Recently one of our hospital Chaplains took some Long Service Leave. We organised for the assistant minister from a local parish to do a locum for two and half days a week. This was a win for us and a win for the parish. The hospital still needed a Chaplaincy presence. The parish needed help with its funds and this small injection of a few weeks pay for the assistant would be just the thing.
This young minister hadn’t thought much about hospital Chaplaincy. It wasn’t real ministry after all. It’s not what they prepared you for in College. The daily round of parish ministry is where the rubber hits the road. Here you get a chance to teach the Bible and interact with people in their everyday lives, encouraging them to be solidly Christian in their family lives, work lives and interactions with neighbours. Hospital Chaplaincy is for those who, well, don’t quite make it in real ministry. But he was willing to give it a go.
He was surprised with his very first visit. He had a list of “Anglican” patients in the hospital and approached the first one. He introduced himself as the Anglican Chaplain to a man in his early seventies. “Ah, I don’t go to church these days mate. I used to teach Sunday School when I was a teenager but my mother died of cancer when I was twenty. There didn’t seem much point anymore.” “You must have loved your mother very much.” The old man began to cry. Through the tears and emotion the conversation went on. The emotion rose as the man came to realise that the God he had taught about, and believed in, was still the same. This God had his mother’s, and his own, best interests at heart. He became overwhelmed with the thought that God hadn’t abandoned him. And he became deeply saddened at the thought of the many years he had spent distancing himself from God. The young minister encouraged him to turn again to God, seek forgiveness and accept the salvation bought for him by the blood of Jesus.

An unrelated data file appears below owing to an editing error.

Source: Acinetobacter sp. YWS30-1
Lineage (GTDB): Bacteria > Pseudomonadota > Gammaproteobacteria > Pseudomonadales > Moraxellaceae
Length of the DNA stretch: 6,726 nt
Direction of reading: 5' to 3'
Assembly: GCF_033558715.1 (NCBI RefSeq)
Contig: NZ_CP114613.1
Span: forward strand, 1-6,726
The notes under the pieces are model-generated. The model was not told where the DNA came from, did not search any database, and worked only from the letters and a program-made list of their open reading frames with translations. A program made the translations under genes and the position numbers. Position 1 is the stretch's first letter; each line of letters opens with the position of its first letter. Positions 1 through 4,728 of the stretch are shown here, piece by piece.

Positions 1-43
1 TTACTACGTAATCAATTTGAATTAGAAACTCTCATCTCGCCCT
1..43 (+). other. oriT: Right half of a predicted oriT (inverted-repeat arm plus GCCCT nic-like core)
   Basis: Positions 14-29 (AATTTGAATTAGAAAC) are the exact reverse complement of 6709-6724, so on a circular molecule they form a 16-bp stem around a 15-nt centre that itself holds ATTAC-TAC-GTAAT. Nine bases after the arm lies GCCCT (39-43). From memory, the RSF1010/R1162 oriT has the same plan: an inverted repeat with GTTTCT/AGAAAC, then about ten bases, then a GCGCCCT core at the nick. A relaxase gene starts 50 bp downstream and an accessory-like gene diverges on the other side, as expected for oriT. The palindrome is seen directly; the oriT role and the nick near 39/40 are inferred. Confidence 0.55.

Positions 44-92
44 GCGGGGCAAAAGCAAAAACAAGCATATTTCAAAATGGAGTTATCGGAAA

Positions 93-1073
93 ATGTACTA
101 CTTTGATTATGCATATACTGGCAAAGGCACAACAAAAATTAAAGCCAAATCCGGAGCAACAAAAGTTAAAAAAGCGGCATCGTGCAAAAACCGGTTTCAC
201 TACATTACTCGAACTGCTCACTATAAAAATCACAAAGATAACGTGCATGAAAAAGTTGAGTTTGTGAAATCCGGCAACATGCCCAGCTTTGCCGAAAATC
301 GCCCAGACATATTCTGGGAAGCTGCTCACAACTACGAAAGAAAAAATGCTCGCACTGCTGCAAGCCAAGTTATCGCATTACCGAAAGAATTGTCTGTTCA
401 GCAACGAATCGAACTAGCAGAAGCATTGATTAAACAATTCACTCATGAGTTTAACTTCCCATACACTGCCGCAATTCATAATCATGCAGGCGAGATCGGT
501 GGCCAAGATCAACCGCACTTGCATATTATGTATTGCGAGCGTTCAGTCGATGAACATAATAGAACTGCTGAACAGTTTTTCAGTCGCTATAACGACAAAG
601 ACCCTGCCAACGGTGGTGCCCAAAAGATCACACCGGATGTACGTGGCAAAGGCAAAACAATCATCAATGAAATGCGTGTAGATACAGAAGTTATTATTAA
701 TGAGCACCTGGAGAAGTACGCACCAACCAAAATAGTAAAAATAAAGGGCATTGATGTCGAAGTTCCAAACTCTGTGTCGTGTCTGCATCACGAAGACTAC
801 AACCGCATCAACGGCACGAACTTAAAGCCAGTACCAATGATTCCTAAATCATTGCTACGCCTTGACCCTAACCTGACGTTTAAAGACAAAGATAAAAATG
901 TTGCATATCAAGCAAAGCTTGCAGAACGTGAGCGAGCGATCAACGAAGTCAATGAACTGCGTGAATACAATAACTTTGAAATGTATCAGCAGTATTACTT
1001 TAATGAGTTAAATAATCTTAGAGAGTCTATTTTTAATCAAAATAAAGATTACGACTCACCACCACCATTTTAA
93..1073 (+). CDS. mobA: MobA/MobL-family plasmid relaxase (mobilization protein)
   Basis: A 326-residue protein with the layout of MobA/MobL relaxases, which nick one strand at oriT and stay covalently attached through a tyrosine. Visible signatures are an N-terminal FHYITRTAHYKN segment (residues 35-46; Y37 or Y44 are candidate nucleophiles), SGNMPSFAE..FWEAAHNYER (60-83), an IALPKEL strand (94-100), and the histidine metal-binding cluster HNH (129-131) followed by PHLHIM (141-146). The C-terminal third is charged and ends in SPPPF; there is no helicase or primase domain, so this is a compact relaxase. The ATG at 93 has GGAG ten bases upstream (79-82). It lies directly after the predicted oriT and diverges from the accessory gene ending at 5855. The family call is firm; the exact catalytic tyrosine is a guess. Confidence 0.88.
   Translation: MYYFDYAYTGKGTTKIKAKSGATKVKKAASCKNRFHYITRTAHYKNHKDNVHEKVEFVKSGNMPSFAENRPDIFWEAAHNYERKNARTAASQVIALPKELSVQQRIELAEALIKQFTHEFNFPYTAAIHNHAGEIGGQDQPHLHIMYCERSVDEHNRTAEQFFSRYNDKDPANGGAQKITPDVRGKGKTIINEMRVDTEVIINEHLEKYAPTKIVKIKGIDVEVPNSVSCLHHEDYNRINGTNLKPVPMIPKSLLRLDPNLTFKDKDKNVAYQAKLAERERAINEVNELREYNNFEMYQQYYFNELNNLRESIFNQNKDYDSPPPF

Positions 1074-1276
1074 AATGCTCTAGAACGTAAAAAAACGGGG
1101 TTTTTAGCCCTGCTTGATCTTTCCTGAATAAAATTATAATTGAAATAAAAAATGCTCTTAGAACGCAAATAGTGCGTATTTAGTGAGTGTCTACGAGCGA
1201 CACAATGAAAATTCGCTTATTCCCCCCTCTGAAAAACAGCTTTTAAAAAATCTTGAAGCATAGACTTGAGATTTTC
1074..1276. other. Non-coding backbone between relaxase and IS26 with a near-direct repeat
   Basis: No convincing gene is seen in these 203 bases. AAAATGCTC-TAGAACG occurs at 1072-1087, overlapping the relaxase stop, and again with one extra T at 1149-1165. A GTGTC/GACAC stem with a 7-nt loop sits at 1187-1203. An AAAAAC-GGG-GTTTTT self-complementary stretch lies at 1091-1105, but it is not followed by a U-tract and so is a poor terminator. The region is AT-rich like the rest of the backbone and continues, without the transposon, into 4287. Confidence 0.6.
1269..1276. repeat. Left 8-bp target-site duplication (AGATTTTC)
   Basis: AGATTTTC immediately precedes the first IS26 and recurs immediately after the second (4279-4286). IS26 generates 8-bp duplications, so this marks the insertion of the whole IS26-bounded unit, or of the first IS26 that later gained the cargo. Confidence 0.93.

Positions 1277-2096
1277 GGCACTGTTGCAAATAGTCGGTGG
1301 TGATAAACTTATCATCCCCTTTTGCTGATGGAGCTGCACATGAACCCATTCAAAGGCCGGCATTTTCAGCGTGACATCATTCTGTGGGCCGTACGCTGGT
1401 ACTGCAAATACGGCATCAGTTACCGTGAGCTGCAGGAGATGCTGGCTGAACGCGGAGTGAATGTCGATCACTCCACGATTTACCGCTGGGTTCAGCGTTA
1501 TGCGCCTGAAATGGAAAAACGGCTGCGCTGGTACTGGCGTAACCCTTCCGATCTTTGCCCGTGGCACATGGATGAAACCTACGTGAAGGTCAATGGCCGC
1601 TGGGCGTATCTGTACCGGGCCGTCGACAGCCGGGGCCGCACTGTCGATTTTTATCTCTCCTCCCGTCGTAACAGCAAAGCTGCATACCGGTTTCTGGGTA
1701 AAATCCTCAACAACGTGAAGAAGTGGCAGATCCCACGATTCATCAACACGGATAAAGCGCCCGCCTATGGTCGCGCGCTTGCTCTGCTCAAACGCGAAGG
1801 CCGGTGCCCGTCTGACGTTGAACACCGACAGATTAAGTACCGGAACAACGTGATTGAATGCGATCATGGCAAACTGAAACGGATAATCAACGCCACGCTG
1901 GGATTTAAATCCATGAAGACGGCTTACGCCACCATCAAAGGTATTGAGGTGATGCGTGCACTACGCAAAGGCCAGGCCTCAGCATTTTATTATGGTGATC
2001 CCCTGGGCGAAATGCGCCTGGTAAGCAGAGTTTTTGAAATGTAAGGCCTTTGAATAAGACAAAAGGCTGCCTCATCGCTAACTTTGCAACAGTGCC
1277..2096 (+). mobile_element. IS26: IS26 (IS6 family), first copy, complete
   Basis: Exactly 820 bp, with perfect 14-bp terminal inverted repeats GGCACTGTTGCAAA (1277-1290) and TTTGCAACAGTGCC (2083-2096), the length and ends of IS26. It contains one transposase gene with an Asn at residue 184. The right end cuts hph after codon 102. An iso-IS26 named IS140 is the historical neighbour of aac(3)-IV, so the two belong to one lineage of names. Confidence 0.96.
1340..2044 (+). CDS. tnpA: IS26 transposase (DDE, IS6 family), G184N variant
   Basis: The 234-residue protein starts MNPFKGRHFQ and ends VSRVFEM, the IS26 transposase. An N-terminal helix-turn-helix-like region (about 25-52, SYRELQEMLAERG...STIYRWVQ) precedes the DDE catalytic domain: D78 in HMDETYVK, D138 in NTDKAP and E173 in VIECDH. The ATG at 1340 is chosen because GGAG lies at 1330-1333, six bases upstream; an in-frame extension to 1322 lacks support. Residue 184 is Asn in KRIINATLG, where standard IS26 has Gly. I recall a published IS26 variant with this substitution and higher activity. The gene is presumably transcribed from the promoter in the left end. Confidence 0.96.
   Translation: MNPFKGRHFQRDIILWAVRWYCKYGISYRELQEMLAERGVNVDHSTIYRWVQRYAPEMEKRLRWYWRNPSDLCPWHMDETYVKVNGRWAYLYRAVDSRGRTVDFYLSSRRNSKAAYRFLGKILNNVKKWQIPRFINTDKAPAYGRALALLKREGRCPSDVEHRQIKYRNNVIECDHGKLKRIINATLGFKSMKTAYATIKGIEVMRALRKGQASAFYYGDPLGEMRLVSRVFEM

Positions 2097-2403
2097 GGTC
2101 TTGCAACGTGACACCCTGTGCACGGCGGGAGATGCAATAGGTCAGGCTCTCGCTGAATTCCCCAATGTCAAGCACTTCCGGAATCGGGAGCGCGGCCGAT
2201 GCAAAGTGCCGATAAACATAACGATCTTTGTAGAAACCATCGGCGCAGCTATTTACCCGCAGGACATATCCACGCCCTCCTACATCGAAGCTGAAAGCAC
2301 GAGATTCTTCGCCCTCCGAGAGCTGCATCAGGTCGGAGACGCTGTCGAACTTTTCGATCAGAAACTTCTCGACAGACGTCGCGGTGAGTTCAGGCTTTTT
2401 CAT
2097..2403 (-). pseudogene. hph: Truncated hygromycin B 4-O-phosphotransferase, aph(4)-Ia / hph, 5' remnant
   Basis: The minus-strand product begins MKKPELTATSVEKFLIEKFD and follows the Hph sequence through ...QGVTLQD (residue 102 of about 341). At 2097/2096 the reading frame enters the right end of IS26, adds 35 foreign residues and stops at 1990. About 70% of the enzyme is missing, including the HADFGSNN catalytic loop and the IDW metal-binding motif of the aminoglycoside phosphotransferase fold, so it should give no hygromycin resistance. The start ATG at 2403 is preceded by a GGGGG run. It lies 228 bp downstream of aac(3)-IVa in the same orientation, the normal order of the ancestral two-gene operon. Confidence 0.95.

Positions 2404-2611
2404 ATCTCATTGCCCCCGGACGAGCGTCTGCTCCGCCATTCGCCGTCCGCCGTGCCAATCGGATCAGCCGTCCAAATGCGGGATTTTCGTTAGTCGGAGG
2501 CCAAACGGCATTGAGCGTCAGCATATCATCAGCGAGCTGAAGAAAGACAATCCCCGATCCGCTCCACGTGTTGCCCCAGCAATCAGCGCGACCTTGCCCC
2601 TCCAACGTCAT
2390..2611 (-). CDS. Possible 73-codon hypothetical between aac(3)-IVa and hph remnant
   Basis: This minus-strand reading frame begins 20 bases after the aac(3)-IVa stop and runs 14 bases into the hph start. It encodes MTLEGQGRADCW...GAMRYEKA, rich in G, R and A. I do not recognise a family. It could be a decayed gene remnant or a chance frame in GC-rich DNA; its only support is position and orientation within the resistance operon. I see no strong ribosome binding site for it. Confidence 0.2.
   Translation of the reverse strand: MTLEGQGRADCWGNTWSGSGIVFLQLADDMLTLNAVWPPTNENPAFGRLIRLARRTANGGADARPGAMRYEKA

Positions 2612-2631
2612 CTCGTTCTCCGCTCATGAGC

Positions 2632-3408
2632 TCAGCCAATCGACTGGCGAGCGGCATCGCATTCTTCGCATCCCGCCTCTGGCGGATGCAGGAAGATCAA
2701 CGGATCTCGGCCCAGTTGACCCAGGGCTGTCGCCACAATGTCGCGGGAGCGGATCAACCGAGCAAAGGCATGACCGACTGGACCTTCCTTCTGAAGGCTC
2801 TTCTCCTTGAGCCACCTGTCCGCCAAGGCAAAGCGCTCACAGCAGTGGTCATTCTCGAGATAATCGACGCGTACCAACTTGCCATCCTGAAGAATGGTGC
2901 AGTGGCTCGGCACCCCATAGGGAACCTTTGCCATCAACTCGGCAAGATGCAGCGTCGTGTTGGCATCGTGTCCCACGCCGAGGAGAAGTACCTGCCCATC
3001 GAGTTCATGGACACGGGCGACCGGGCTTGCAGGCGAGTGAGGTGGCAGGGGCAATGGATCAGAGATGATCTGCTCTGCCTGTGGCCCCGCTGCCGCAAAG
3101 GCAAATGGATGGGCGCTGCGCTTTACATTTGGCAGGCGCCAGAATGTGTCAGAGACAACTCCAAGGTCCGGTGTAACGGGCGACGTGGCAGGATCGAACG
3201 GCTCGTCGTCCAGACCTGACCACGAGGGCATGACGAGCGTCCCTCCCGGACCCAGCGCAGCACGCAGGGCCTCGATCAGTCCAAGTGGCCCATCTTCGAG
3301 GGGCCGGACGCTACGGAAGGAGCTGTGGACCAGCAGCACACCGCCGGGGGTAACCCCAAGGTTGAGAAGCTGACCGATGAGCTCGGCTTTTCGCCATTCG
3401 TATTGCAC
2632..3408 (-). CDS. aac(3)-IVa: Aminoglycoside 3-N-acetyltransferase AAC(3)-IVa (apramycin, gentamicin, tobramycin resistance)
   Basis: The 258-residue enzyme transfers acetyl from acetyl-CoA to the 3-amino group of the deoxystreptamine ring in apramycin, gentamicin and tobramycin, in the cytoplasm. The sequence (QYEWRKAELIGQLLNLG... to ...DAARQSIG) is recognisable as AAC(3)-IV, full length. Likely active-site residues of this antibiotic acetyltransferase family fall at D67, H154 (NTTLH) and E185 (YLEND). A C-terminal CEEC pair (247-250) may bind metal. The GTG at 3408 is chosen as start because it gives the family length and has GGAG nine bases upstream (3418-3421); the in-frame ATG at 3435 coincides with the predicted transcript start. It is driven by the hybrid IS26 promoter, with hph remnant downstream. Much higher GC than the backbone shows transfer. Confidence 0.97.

Coming away from that conversation the young minister was completely drained. In four and half years of ministry he had never had such an intense conversation. He had never been so deeply engaged in a gospel conversation such as this in his entire Christian life. But he had seen the Spirit of God touch a man’s life and bring him back into fellowship with the Father and the Son. Sitting under a tree in the hospital grounds just to gather himself he began to get very excited. He realised God had led him to this man today and had used him to bring the Good News of Jesus to a man who had been lost. He wanted to race home and tell his wife.
Over the next few weeks the young minister found that each day he was keen to get to the hospital. He was even disappointed when he woke in the mornings and remembered that today was a parish day. In the hospital he had many similar conversations with people who had drifted away from former Christian commitment. None of these conversations were as dramatic as the first one but all of them were positive and left people challenged to reconsider their commitment to Jesus. It was not only patients the budding Chaplain encountered. He developed a friendship with the son of a patient. This young man came to church and the relationship is still growing.
This young minister can’t believe what a well kept secret hospital ministry is. He wants more ministers to have the opportunity to be involved. He can see what a fruitful ground it is. He can see what comfort and encouragement a minister of the gospel can bring to people who are thinking about the values of life, to people who are facing the end of life.
Surprisingly, or perhaps not, this assistant minister is not the only one I have seen within the last six months get very excited about hospital ministry. Two of our new Chaplains have expressed to me the joy of seeing people come to Christ as they have ministered to them in hospital. The conversations flow naturally. They are not forced but arise out of patients’ genuine concerns that they feel free to express to their Chaplain. These Chaplains are not proselytising. They are simply approaching people of their own denomination and allowing them to say what they feel.
Surprising, really, that more ministers aren’t falling over themselves to be part of this ministry.
Feature photo: quinn.anya